It has been a July for the record books in the eastern Pacific Ocean, as the basin tied records for both the most named storms and the most major hurricanes to form in that month. And all after no activity during the first few weeks of the season.

Over the last few days, Tropical Storm Darby dumped rain on Hawaii and Hurricane Georgette became a tiny powerhouse.

But as those storms wind down, the flurry of activity is tapering off; no new storms are expected for the remainder of the month.

Hurricane season in the eastern Pacific officially begins in mid-May, a couple weeks earlier than in the Atlantic. Whether any storms form, though, depends on prevailing conditions.




In the eastern Pacific, those conditions didn’t become conducive to storm formation until the beginning of July — then it was like Mother Nature flipped a switch. Storm after storm after storm formed and churned out to sea.

In all, seven storms formed and reached tropical storm strength, the point at which they receive a name. Those seven — Agatha, Blas, Celia, Darby, Estelle, Frank, and Georgette — tied the record for most storms to form in July, set in 1985.

Three of them — Blas, Celia, and Georgette — tied the record for most major hurricanes (those of Category 3 or higher) to form in the basin in July.

“This July has been especially impressive,” Blake said. “Only July of 1992 will likely end up with more ACE in the eastern pacific.” (ACE is a measure of a basin’s total hurricane energy over a season, taking into account the size, wind speed and longevity of each storm.)

All seven storms formed off the west coast of Mexico and Central America — a prime storm nursery — with all but one heading out to sea.

Tropical Storm Darby moved westward into the central Pacific and dumped intense rains on part of Hawaii. More than 11 inches fell on parts of Oahu, prompting flash flood warnings.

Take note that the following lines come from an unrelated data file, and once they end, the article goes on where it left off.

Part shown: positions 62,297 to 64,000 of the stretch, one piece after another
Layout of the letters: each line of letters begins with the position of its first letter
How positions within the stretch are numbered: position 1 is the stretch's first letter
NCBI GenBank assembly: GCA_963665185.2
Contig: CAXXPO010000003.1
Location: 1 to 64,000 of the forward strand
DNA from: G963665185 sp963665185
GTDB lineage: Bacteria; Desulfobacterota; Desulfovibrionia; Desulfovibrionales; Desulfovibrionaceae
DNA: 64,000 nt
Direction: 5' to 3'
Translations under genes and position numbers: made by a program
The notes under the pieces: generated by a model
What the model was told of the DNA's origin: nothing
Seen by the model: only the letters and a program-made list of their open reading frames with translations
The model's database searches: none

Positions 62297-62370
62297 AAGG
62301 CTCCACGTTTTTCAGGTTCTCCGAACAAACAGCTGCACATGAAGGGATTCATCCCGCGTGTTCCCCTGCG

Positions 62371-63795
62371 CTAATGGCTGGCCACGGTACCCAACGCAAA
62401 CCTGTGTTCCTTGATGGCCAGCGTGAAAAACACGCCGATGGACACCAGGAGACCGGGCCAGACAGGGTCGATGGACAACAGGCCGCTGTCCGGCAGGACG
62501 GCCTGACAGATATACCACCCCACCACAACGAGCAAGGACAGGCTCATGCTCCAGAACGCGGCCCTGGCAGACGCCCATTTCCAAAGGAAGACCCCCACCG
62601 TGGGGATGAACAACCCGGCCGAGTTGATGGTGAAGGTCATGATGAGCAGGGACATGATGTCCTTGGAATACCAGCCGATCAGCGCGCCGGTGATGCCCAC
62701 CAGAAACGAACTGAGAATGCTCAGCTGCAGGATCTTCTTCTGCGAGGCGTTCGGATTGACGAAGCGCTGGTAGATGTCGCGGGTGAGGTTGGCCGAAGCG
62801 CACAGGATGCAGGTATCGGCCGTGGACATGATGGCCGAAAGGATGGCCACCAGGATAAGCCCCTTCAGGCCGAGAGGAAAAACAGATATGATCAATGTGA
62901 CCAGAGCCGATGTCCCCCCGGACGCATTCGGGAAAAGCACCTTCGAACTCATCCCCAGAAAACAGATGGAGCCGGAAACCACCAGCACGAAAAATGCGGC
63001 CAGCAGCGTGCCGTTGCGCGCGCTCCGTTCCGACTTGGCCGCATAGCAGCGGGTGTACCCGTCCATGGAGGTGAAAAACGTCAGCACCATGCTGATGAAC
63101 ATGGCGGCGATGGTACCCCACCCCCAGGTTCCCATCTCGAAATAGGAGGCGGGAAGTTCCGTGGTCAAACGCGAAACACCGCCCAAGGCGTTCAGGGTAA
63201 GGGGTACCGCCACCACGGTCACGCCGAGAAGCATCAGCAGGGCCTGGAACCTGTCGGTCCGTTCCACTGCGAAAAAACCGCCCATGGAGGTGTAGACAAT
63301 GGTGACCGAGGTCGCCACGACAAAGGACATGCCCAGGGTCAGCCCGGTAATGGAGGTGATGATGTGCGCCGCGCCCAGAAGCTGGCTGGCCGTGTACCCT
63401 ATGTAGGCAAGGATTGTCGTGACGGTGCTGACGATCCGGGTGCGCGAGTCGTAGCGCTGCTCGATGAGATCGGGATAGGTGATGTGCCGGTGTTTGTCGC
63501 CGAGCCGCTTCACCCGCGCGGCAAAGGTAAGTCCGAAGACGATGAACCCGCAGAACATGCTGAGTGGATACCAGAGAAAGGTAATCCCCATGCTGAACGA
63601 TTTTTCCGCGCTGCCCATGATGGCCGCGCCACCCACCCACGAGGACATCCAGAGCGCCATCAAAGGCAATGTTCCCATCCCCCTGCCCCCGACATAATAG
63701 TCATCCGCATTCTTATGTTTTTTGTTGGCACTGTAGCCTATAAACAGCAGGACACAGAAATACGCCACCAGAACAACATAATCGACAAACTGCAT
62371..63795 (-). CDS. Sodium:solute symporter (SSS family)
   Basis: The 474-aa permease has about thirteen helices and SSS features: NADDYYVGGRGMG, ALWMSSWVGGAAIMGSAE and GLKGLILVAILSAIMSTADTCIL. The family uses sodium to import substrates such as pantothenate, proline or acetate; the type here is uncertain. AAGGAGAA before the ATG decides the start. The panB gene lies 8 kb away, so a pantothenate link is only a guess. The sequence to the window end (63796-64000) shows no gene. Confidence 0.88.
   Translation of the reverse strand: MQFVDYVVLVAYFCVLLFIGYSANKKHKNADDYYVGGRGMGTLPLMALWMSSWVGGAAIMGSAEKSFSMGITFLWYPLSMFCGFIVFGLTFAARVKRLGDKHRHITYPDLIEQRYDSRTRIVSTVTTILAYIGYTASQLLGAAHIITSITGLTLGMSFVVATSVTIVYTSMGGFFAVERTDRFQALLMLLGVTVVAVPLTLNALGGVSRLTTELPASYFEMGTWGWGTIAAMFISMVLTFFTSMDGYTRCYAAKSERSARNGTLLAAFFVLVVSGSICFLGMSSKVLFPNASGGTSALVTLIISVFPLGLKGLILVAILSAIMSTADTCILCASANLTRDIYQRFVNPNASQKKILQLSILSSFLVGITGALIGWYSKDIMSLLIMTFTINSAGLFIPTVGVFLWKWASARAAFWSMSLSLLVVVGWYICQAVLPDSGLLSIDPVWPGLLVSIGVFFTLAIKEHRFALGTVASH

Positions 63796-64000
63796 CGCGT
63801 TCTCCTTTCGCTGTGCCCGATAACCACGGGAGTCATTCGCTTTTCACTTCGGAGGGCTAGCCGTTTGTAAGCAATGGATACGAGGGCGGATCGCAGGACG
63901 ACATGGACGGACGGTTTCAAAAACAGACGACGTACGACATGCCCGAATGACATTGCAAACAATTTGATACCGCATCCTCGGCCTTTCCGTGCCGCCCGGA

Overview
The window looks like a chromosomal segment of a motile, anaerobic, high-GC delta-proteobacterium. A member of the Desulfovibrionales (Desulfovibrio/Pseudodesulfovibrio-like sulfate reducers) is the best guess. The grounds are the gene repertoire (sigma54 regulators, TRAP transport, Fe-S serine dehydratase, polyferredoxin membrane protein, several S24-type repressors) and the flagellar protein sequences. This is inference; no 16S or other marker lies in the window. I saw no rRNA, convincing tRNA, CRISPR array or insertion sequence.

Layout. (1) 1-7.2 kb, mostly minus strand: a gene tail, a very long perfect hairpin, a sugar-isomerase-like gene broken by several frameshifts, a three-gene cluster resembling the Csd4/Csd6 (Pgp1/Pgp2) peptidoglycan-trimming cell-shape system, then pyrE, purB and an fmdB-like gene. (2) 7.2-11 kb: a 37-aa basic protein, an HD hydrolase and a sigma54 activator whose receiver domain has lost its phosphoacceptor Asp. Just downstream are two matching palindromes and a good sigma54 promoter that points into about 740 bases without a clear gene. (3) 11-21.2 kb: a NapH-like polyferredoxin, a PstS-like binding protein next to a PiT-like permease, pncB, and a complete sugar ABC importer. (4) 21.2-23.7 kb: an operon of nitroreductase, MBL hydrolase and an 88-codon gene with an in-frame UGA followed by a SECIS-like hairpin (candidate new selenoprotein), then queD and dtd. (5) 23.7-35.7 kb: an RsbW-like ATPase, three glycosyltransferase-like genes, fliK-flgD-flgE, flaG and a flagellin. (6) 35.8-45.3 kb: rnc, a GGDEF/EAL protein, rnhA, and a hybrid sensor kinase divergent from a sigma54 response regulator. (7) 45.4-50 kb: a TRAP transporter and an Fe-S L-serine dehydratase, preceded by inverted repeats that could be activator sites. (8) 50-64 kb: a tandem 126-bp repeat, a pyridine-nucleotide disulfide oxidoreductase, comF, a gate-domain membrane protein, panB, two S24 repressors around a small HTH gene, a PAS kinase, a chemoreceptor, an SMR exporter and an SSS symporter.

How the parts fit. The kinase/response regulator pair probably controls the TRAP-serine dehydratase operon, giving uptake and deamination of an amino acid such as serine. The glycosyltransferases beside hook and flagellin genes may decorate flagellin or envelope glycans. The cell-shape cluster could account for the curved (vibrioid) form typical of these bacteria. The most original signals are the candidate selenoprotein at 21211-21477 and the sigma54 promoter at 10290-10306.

Meanwhile, Hurricane Georgette continues to churn far out at sea. While it is a small storm, with hurricane-force winds extending out only 20 miles and tropical storm-force only 90 miles, it reached Category 4 status at its peak. It has since weakened and will continue to do so.

As hurricanes traverse the ocean, they stir up the water, leaving a wake of cold water behind them. Georgette was able to ramp up despite this because, in part, it went over an area of slightly warmer waters. It also went through an area of very low wind shear, which tends to tear apart burgeoning storms.

“Georgette is quite small, and we have seen over and over these small cyclones can go quite quickly up (and down) given the right environment,” Blake said.

The only other storm still hanging on is Tropical Storm Frank, which will dissipate by the end of the week.




After that, there are no signs of areas that could spawn further storms for the next five days. This could be in part because of a climate signal that propagates around the world, with phases that enhance storm formation and suppress it. While the former was present in July, the latter seems to be setting up shop now.

How the rest of the season will play out is unclear. Before the season began, it was thought that a La Niña would follow the recent exceptionally strong El Niño. La Niña tends to tamp down storm activity in the eastern Pacific and enhance it in the Atlantic. But conditions now are neutral and computer models have backed off their La Niña predictions slightly.

So far, the Atlantic has been quiet because of a mass of dust and dry air flowing off of Africa. The busiest time of the season generally isn’t until August and September and the basin is forecast to have a near-normal season.

As the world warms, the most intense hurricanes are expected to become a bigger proportion of all hurricanes, even if the total number of those storms worldwide decreases slightly. How warming might impact particular basins is still an area of research, though there are suggestions that Hawaii might see more storms hit its islands as temperatures rise.